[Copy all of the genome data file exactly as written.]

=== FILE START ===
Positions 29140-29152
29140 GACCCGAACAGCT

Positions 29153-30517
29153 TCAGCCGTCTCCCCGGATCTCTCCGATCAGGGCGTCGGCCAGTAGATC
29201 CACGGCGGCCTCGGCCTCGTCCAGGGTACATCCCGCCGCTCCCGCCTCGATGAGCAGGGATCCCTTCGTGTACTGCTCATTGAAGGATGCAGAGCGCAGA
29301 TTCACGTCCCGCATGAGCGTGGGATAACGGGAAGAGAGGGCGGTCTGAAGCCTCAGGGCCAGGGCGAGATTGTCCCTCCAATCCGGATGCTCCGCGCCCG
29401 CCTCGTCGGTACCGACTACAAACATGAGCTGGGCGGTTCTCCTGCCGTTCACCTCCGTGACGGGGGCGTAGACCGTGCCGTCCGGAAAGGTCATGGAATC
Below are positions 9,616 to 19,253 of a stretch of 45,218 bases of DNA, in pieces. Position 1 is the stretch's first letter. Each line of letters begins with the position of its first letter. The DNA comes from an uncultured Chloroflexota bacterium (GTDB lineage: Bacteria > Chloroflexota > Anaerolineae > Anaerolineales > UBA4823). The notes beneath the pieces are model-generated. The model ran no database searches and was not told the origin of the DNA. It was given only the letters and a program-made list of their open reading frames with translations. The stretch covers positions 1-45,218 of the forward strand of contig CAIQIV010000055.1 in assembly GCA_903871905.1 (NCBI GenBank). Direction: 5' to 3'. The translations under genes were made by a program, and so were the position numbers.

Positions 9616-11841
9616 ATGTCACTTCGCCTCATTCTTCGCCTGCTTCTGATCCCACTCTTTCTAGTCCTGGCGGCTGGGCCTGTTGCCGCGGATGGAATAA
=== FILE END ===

Positions 29140-29152
29140 GACCCGAACAGCT

Positions 29153-30517
29153 TCAGCCGTCTCCCCGGATCTCTCCGATCAGGGCGTCGGCCAGTAGATC
29201 CACGGCGGCCTCGGCCTCGTCCAGGGTACATCCCGCCGCTCCCGCCTCGATGAGCAGGGATCCCTTCGTGTACTGCTCATTGAAGGATGCAGAGCGCAGA
29301 TTCACGTCCCGCATGAGCGTGGGATAACGGGAAGAGAGGGCGGTCTGAAGCCTCAGGGCCAGGGCGAGATTGTCCCTCCAATCCGGATGCTCCGCGCCCG
29401 CCTCGTCGGTACCGACTACAAACATGAGCTGGGCGGTTCTCCTGCCGTTCACCTCCGTGACGGGGGCGTAGACCGTGCCGTCCGGAAAGGTCATGGAATC
Below are positions 9,616 to 19,253 of a stretch of 45,218 bases of DNA, in pieces. Position 1 is the stretch's first letter. Each line of letters begins with the position of its first letter. The DNA comes from an uncultured Chloroflexota bacterium (GTDB lineage: Bacteria > Chloroflexota > Anaerolineae > Anaerolineales > UBA4823). The notes beneath the pieces are model-generated. The model ran no database searches and was not told the origin of the DNA. It was given only the letters and a program-made list of their open reading frames with translations. The stretch covers positions 1-45,218 of the forward strand of contig CAIQIV010000055.1 in assembly GCA_903871905.1 (NCBI GenBank). Direction: 5' to 3'. The translations under genes were made by a program, and so were the position numbers.

Positions 9616-11841
9616 ATGTCACTTCGCCTCATTCTTCGCCTGCTTCTGATCCCACTCTTTCTAGTCCTGGCGGCTGGGCCTGTTGCCGCGGATGGAATAA